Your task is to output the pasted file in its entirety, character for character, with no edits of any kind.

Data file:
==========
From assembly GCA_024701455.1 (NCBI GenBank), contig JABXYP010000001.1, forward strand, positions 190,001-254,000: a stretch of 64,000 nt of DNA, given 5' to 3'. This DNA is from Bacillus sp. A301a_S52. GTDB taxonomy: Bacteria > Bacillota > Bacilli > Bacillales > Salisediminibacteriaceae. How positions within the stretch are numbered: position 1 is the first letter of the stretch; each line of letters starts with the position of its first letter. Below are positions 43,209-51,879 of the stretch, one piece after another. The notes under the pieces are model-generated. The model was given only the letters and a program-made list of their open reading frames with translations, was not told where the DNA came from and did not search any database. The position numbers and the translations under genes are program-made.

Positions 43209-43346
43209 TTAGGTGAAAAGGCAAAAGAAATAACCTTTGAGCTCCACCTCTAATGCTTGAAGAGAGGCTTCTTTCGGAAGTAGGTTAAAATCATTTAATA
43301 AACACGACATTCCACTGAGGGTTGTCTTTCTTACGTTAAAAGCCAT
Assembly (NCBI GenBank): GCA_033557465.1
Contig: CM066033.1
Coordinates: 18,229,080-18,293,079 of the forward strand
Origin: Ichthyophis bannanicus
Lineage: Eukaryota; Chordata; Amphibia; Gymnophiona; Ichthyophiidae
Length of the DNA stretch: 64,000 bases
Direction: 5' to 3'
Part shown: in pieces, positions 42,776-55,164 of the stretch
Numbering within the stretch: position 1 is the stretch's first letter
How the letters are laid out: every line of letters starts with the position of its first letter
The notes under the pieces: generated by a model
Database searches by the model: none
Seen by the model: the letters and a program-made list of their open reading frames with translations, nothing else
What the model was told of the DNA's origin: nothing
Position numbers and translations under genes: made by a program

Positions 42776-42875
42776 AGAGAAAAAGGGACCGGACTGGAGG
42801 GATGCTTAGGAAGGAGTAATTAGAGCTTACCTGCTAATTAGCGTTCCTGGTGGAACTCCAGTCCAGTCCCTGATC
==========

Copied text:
From assembly GCA_024701455.1 (NCBI GenBank), contig JABXYP010000001.1, forward strand, positions 190,001-254,000: a stretch of 64,000 nt of DNA, given 5' to 3'. This DNA is from Bacillus sp. A301a_S52. GTDB taxonomy: Bacteria > Bacillota > Bacilli > Bacillales > Salisediminibacteriaceae. How positions within the stretch are numbered: position 1 is the first letter of the stretch; each line of letters starts with the position of its first letter. Below are positions 43,209-51,879 of the stretch, one piece after another. The notes under the pieces are model-generated. The model was given only the letters and a program-made list of their open reading frames with translations, was not told where the DNA came from and did not search any database. The position numbers and the translations under genes are program-made.

Positions 43209-43346
43209 TTAGGTGAAAAGGCAAAAGAAATAACCTTTGAGCTCCACCTCTAATGCTTGAAGAGAGGCTTCTTTCGGAAGTAGGTTAAAATCATTTAATA
43301 AACACGACATTCCACTGAGGGTTGTCTTTCTTACGTTAAAAGCCAT
Assembly (NCBI GenBank): GCA_033557465.1
Contig: CM066033.1
Coordinates: 18,229,080-18,293,079 of the forward strand
Origin: Ichthyophis bannanicus
Lineage: Eukaryota; Chordata; Amphibia; Gymnophiona; Ichthyophiidae
Length of the DNA stretch: 64,000 bases
Direction: 5' to 3'
Part shown: in pieces, positions 42,776-55,164 of the stretch
Numbering within the stretch: position 1 is the stretch's first letter
How the letters are laid out: every line of letters starts with the position of its first letter
The notes under the pieces: generated by a model
Database searches by the model: none
Seen by the model: the letters and a program-made list of their open reading frames with translations, nothing else
What the model was told of the DNA's origin: nothing
Position numbers and translations under genes: made by a program

Positions 42776-42875
42776 AGAGAAAAAGGGACCGGACTGGAGG
42801 GATGCTTAGGAAGGAGTAATTAGAGCTTACCTGCTAATTAGCGTTCCTGGTGGAACTCCAGTCCAGTCCCTGATC